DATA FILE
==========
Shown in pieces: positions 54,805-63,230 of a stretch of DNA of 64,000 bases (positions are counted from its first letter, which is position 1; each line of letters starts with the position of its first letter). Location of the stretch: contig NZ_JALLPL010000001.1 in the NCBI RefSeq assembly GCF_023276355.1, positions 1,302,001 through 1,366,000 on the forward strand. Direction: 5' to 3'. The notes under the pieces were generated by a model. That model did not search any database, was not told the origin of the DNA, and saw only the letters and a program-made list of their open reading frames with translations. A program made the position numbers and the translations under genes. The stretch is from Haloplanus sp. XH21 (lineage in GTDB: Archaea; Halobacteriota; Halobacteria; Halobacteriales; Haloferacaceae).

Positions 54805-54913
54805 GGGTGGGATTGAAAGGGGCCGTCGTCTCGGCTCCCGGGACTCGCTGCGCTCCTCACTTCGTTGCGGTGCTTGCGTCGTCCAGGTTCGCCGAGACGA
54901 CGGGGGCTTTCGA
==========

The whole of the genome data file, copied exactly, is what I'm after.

Shown in pieces: positions 54,805-63,230 of a stretch of DNA of 64,000 bases (positions are counted from its first letter, which is position 1; each line of letters starts with the position of its first letter). Location of the stretch: contig NZ_JALLPL010000001.1 in the NCBI RefSeq assembly GCF_023276355.1, positions 1,302,001 through 1,366,000 on the forward strand. Direction: 5' to 3'. The notes under the pieces were generated by a model. That model did not search any database, was not told the origin of the DNA, and saw only the letters and a program-made list of their open reading frames with translations. A program made the position numbers and the translations under genes. The stretch is from Haloplanus sp. XH21 (lineage in GTDB: Archaea; Halobacteriota; Halobacteria; Halobacteriales; Haloferacaceae).

Positions 54805-54913
54805 GGGTGGGATTGAAAGGGGCCGTCGTCTCGGCTCCCGGGACTCGCTGCGCTCCTCACTTCGTTGCGGTGCTTGCGTCGTCCAGGTTCGCCGAGACGA
54901 CGGGGGCTTTCGA